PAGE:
The King of Spain will resume contacts to propose a candidate for Prime Minister
After a new failure of Núñez Feijoo
The spokespersons for the Catalan and Basque independence parties will not attend his meetings with the King, precisely those who can give the Presidency of the Spanish Government to Pedro Sánchez. Felipe VI could, therefore, not propose any other candidate and call legislative elections. Or he can propose the socialist candidate, whose election is not assured. This same Friday, the Catalan Parliament agreed to demand from Pedro Sánchez a written commitment on holding an independence referendum in Catalonia, as a preliminary step to supporting his candidacy.
The problem is that, under current laws in Spain, the acting President of the Government and socialist candidate for re-election cannot sign that commitment. The analysts' doubt is whether, when push comes to shove, the Catalan and Basque independentists will maintain their order against the Socialist Party. The spokesman for the Catalan socialists, Salvador Illa, warned this Friday that the demand of the independentists leads to a repeat election which, in any case, poses a risk because the majorities achieved could be lost.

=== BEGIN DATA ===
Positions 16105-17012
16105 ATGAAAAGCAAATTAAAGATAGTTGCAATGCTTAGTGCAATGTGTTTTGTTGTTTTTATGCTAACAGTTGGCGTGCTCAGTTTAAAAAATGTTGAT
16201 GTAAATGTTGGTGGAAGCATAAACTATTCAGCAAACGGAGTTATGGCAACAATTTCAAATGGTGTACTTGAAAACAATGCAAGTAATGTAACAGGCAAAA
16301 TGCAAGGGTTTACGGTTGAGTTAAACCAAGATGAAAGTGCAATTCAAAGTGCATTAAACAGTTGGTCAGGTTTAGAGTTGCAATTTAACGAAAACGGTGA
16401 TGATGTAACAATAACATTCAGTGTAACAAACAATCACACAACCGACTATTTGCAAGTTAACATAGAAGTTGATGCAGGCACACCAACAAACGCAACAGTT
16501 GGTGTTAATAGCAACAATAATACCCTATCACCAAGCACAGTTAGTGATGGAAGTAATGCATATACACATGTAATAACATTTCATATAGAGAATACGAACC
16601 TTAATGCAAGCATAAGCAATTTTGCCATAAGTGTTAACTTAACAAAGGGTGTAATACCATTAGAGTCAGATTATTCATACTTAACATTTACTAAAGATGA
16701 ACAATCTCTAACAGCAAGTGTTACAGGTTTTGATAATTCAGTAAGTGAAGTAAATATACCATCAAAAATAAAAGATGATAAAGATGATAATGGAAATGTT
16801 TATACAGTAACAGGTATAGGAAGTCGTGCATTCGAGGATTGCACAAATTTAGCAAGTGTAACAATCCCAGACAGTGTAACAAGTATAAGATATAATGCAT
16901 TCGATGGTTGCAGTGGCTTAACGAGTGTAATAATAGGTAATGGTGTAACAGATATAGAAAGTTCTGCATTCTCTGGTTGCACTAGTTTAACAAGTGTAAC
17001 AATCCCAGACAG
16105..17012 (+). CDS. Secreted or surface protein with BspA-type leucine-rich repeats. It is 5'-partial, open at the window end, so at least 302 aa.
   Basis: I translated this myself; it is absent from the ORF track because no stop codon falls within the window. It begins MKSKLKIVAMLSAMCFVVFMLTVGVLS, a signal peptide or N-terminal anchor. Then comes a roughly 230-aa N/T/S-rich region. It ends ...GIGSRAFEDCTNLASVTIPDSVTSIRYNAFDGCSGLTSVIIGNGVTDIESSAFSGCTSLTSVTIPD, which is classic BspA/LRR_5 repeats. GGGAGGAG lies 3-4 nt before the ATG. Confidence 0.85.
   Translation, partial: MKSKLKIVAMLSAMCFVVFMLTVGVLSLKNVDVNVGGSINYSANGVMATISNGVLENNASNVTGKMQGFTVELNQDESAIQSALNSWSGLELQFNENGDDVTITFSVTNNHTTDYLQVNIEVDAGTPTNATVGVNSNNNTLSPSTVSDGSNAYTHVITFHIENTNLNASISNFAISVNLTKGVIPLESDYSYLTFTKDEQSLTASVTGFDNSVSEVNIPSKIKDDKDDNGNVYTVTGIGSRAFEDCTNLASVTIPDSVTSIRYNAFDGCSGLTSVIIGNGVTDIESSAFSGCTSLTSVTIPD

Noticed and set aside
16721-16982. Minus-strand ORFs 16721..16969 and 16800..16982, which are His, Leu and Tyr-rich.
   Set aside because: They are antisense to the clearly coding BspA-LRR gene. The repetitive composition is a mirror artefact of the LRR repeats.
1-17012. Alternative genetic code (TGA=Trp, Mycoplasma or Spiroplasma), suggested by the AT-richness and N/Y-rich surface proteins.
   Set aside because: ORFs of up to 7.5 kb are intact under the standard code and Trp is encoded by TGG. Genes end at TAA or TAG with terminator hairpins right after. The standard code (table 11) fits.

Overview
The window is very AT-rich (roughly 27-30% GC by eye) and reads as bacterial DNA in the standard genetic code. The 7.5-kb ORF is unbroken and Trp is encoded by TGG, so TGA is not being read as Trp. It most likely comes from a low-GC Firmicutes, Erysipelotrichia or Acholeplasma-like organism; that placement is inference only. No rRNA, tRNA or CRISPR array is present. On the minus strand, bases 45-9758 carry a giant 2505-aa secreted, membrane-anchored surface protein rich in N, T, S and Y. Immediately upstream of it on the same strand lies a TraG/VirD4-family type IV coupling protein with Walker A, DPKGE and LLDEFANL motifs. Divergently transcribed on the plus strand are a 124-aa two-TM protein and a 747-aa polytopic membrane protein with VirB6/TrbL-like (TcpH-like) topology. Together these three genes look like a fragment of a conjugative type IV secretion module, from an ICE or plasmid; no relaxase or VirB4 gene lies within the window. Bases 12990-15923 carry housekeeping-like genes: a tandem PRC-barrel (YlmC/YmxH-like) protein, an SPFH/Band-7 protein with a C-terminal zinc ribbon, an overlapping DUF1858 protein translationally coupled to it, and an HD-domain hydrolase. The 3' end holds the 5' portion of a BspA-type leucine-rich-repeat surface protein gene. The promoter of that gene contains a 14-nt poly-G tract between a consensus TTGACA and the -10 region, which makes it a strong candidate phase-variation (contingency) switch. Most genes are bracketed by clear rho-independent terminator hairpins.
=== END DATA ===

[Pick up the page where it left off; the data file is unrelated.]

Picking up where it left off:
King Felipe VI will announce his decision next Tuesday. If he proposes Pedro Sánchez as a candidate for Prime Minister, the new investiture debate will be held in the second half of October. In any case, Spain must have a Government before November 27. If that day arrives without a Prime Minister elected by Parliament, the elections would automatically be called for January 11, 2024.
Before that, Spain faces an ungovernable future. If Pedro Sánchez obtained the confidence of Parliament to repeat his term, the absolute majority of conservatives in the Senate could make the approval of the Government's laws impossible. For many analysts, the question is not if Spain will hold a repeat election but when there will be one. Spain is heading into a period of political instability that will have economic consequences, analysts warn. And that will have repercussions in Europe because Spain is the third economy in the European Union.